“This plenary addresses these challenges and provides innovative solutions by the Indian Country – making the case to support Native HIV care by providing essential building blocks,” the agenda statement says. 

Paul Kawata, NMAC’s executive director, says in a statement in the conference’s agenda booklet that he and his NMAC team are disappointed that the 2021 conference is being held virtually for the second year in a row.

“But we felt the issue of safety was simply too critical to ignore,” Kawata said in his statement. “I’ve been very concerned about our loved ones over 50 living with HIV through the whole COVID pandemic,” he said, noting that people in that category were dealing with isolation as well as a higher risk for COVID.

“I hope this conference, even though it is virtual, will help alleviate some of that isolation,” Kawata said. “We’ve worked very hard to make this conference not just an opportunity for training and education, but a chance to connect with others, reinforce those strands in your support net, and hopefully, establish some new connections.”

More information about the U.S. Conference on HIV/AIDS and instructions on registering to attend can be obtained at nmac.org.

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N.C. lieutenant governor compares gays to cow feces, maggots

“If homosexuality is of God, what purpose does it serve? What does it make? What does it create? It creates nothing,” Robinson said

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North Carolina Lt. Governor Mark Robinson (Blade file photo)

WINSTON-SALEM – Speaking to parishioners at the Berean Baptist Church in Winston-Salem last Sunday, November 14, North Carolina Lt. Governor Mark Robinson attacked the LGBTQ+ community in remarks caught on the church’s livestreaming video on YouTube.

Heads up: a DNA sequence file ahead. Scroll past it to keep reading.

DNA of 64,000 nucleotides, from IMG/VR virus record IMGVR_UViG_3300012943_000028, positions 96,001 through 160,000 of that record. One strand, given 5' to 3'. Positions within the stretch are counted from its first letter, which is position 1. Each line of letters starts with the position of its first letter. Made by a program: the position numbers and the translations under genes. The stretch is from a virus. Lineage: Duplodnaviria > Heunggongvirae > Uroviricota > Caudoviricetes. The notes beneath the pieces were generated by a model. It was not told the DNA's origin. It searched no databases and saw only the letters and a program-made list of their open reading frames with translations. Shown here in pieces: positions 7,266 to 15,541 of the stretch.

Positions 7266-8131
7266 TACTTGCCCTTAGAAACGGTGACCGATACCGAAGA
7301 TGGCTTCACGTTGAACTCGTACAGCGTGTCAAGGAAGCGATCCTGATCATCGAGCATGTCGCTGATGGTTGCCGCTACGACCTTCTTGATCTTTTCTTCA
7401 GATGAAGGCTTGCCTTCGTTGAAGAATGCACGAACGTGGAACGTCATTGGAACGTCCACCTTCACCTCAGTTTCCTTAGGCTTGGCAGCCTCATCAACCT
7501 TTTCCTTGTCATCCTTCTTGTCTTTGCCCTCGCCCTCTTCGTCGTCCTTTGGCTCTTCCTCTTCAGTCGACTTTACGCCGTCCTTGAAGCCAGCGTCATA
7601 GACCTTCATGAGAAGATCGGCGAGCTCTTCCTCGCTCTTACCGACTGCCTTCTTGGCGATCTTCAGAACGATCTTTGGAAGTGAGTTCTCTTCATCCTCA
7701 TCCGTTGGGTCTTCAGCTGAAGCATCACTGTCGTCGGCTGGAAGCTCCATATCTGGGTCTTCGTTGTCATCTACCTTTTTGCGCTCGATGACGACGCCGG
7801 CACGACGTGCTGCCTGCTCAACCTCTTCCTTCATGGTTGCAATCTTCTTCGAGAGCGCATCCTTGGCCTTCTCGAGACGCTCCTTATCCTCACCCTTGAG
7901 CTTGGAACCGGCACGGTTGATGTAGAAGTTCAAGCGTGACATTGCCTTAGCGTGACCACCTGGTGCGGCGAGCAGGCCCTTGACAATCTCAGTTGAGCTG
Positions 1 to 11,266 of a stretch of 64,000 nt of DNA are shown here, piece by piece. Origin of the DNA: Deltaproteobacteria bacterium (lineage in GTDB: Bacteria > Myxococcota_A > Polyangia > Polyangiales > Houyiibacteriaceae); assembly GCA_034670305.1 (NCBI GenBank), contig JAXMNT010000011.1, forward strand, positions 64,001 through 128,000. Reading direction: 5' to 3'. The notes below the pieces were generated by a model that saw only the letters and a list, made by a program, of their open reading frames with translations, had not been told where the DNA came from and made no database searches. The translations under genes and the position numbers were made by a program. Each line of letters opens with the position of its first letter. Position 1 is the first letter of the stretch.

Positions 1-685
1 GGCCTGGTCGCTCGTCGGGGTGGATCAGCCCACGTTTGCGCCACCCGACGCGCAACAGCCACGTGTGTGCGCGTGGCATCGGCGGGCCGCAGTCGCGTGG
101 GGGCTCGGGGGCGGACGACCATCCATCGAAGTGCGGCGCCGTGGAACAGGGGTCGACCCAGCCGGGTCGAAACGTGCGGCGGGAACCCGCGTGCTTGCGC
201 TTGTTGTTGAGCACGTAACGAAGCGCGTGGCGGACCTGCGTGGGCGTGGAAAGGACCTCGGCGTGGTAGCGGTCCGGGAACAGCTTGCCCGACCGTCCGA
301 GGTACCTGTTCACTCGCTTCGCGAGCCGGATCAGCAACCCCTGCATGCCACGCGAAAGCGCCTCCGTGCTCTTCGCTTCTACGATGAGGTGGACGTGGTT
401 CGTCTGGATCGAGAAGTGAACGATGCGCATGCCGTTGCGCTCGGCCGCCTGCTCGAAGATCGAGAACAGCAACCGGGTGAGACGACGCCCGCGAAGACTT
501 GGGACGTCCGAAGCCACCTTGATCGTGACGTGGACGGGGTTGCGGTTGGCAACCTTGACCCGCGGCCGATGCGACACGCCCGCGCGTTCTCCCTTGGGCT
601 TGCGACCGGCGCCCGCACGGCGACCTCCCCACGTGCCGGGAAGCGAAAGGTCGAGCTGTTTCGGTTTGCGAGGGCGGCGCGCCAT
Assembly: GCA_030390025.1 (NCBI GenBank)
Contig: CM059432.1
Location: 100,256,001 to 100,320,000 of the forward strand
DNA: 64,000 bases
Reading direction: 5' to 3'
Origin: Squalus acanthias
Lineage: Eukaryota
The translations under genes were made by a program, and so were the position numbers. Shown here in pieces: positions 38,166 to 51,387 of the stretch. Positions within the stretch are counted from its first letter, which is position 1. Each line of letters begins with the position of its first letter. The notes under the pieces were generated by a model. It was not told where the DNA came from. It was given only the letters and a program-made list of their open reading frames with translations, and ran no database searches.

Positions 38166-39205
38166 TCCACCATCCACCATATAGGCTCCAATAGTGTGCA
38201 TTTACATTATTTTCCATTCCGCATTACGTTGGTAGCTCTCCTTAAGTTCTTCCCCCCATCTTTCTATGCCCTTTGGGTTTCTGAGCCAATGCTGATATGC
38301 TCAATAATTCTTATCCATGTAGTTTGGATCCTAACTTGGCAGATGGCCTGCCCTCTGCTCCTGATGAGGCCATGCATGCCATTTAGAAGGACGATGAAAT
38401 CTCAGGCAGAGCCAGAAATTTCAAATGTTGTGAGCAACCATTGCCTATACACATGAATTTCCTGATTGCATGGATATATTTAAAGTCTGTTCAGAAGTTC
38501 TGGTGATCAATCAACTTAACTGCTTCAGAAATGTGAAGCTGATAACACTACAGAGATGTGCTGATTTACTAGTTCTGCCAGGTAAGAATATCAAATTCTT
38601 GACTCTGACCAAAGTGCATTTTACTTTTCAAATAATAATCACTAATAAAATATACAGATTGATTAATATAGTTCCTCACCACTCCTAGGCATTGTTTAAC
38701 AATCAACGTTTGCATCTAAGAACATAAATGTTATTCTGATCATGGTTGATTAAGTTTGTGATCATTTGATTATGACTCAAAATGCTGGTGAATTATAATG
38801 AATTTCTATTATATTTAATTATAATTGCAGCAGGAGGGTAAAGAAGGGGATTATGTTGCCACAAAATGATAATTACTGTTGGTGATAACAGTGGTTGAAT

Robinson said in his sermon that he questioned the “purpose” of being gay; said heterosexual couples are “superior” to gay couples; and that he didn’t want to explain to his grandchildren why two men are kissing if they see that on television the Charlotte Observer reported.

The state’s Republican Lt. Governor then went on to compare being gay to “what the cows leave behind” as well as maggots and flies, who he said all serve a purpose in God’s creation. “If homosexuality is of God, what purpose does it serve? What does it make? What does it create? It creates nothing,” Robinson said.

Democratic lawmakers expressed their outrage on Twitter:

According to the Observer, “The video was distributed Friday by a pastor at St. John’s Metropolitan Community Church in Raleigh, the day before the Transgender Day of Remembrance. A protest rally was held Friday in front of Robinson’s office, but organizers also read the names of transgender people who have been killed.

This man’s theology and religious practices are not only flawed and a perversion of the Christian tenets; he places countless people at risk of violent attacks and even murder every time he opens his mouth,” said Vance Haywood, senior pastor at St. John’s, in a statement.

Robinson is expected to run for the governor’s chair in 2024. In another video of the sermon captured the Lt. Governor ranting in transphobic terms his opinion of the Trans community:

North Carolina Lt. Gov. Mark Robinson (Twitter Video)

Video of remarks made by North Carolina Lt. Gov. Mark Robinson courtesy of the Charlotte Observer.